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Appl Environ Microbiol. 1991 May;57(5):1523-7.

Behavior of Listeria monocytogenes during fabrication and storage of experimentally contaminated smoked salmon.

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Microbiology Section, Federal Veterinary Office, Liebefeld-Bern, Switzerland.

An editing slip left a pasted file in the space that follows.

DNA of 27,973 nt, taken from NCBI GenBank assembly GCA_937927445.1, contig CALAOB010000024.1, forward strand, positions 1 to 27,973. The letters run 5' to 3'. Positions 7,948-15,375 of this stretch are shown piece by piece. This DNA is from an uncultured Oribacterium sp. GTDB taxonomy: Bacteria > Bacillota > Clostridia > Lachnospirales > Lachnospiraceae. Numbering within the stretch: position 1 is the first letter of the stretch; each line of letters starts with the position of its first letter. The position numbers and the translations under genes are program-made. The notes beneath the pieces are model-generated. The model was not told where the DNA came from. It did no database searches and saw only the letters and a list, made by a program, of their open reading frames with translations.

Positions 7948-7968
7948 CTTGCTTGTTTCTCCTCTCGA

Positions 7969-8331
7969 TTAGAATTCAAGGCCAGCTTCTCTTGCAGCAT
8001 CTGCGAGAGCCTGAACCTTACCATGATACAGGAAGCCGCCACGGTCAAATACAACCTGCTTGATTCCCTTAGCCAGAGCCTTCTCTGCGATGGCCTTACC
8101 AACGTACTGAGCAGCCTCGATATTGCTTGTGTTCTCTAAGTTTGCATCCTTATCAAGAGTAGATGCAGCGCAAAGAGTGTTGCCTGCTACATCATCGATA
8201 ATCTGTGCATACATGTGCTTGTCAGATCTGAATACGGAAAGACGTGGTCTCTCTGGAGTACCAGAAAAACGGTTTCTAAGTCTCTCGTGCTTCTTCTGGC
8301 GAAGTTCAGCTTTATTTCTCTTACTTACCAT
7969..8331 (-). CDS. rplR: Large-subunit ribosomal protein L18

Experiments were carried out to examine the behavior of Listeria monocytogenes in the course of fabrication and storage of smoked salmon. In three trials, raw salmon fillets were surface inoculated with L. monocytogenes, marinated, smoked at 26 to 30 degrees C, and stored at 4 or 10 degrees C for up to 30 days. At different times during the fabrication and storage, samples were taken and, by means of the three-tube most probable number (MPN) method, quantitatively analyzed for the concentration of L. monocytogenes. The initial Listeria levels in the raw fillets were 10(4) MPN/g in trial 1, 10(1) MPN/g in trial 2, and 10(2) MPN/g in trial 3. During the fabrication, neither an increase nor a decrease of the inoculated quantities was observed. During the storage, however, a significant growth was measured in two of three trials; in trial 1, a 2.5 log10 MPN/g increase and in trial 3, an increase of even 4.5 log10 MPN/g. In the second trial, the Listeria level remained about the same. The results indicate the importance of preventing pre- and postprocessing contamination of L. monocytogenes in raw and smoked salmon. Because a significant increase of L. monocytogenes was measured during storage, there might be an increasing risk of infection for the consumer by storing such fish for a long time.

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